Reflections on Language, 2

In my previous post, I discussed language, creativity, vocation, and control. This post will focus on who speaks and why it matters.

“He meant to impugn my father for being rich and living far away and having nothing to do with me, but all these qualities, even the last, perhaps especially the last, made my father fascinating. He had the advantage always enjoyed by the inconstant parent, of not being there to be found imperfect. I could see him as I wanted to see him. I could give him sterling qualities and imagine good reasons, even romantic reasons, why he had taken no interest, why he had never written to me, why he seemed to have forgotten I existed. I made excuses for him long after I should have known better. Then, when I did know better, I resolved to put the fact of his desertion from my mind.” -Tobias Wolff

Speaking involves breath, the principle of life. We spend much of life trying to kill off the things within and around us which we fear, by denying them breath. What actually happens is that we bury them more and more deeply within us, so that they don’t actually die. And they never leave us either. Continue reading “Reflections on Language, 2”

Why I Call Myself a “Gay Catholic”

“Gay” is a silly term. That narrow category misses the complexity of the human experience. And given the way that language grows and develops over time, I don’t think it will last the century. Just as “gay identity” has usurped “homosexual identity” in the culture at large, I now see “queer identity” coming into prominence. In a tumultuous rise and fall of “acceptable” language, the constant change of words demonstrates the fragility of identity politics. But I insist on calling myself a “gay Christian,” a “gay Catholic.” Continue reading “Why I Call Myself a “Gay Catholic””

Coming Out to Your Father

Last week in Crisis Magazine, Anthony Esolen wrote that a son coming out to his father as gay “would be the worst day of the father’s life.” This, because “he would know that he and his son had failed as a tandem to negotiate the rough rapids of the boy’s puberty, and he would also be quite sure that his son had already acted upon his confused feelings.”

One could easily misconstrue Dr. Esolen’s words. I don’t believe Dr. Esolen means that simply coming out is a tragedy, but that coming out too late is. The tragedy for the father is not that he’s learned his son‘s sexuality, but that he didn’t learn it sooner, that he didn’t know this in time to help his son navigate the difficulties and confusions of budding attractions, that his son may have been hurt or made mistakes because he had to figure this out on his own. Continue reading “Coming Out to Your Father”

Mindy Kaling and National Coming Out Day

Mindy Kaling has written and spoken about how she’s never gotten any parts that she’s auditioned for: “When I was younger I would audition for plays in junior high and high school, and I would always get cast as, like, the homeless woman or vagrant.” It turns out that TV and plays and films don’t provide many leading roles for for “chubby Indian women,” as she has often called herself. Continue reading “Mindy Kaling and National Coming Out Day”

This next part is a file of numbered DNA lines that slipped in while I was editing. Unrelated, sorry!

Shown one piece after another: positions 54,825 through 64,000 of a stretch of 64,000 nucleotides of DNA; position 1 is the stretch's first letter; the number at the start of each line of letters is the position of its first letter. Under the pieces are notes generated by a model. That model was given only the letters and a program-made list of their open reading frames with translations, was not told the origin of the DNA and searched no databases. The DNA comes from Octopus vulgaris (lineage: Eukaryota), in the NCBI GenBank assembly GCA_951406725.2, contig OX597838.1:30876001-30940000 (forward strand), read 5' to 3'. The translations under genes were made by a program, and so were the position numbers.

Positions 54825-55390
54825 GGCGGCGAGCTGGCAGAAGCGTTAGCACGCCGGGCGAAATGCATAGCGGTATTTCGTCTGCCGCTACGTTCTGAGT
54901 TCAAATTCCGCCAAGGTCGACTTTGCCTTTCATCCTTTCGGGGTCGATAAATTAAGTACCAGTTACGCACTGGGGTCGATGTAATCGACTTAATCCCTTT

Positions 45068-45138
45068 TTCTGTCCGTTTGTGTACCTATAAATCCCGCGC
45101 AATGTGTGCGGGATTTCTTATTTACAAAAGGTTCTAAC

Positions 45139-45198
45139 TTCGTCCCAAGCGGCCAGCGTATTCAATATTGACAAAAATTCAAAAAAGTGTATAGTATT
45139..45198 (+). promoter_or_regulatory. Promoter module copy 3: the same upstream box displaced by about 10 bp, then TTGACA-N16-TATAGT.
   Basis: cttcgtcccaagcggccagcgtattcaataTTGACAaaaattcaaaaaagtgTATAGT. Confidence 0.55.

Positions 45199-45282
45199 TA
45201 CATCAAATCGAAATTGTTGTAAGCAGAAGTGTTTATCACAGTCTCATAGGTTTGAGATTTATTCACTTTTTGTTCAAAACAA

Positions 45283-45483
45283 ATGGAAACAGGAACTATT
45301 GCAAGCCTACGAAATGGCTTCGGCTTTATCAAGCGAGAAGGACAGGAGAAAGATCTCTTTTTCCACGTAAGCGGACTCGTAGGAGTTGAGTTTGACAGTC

Coming Out and Being Open

This piece was originally published at Spiritual Friendship on August 13, 2014.


I “came out” just about a year ago. It’s odd looking back on the days when no one knew and comparing those days to my life today, partly because my life looks so different and partly because my life looks so similar. I’m still here. I’m still Catholic. And I’m still the kind of Catholic who affirms everything in that little book we call the Catechism.

But I’m also so different. It’s as if my life were an iceberg and coming out was the decision to let others finally see what was beneath the surface. They had always seen me, but they had also missed out on so much of what puts me together, what lies hidden and holds me up, what gives my life the unique shape and color that it has always had. And coming out has let me look beneath the surface of myself as well. Continue reading “Coming Out and Being Open”

On Coming Out and Being Known

This piece was originally published at Spiritual Friendship on January 27, 2014. 


I attended a lecture about disabilities recently. At the end of the lecture, a steady stream of students and professors walked up to a microphone in front of the audience and offered questions to the speakers. The questioners mostly came up one-by-one, asking abstract questions about abstract people. Silence fell when the final questioner stepped before the microphone. It was a woman, her left arm clinging to her friend beside her, and her right arm holding a long white stick extending out in front of her—she was blind. And when the conversation changed from an abstraction discussion about disabled people, to actually talking with a disabled person, there was a subtle but obvious shift in tone. Continue reading “On Coming Out and Being Known”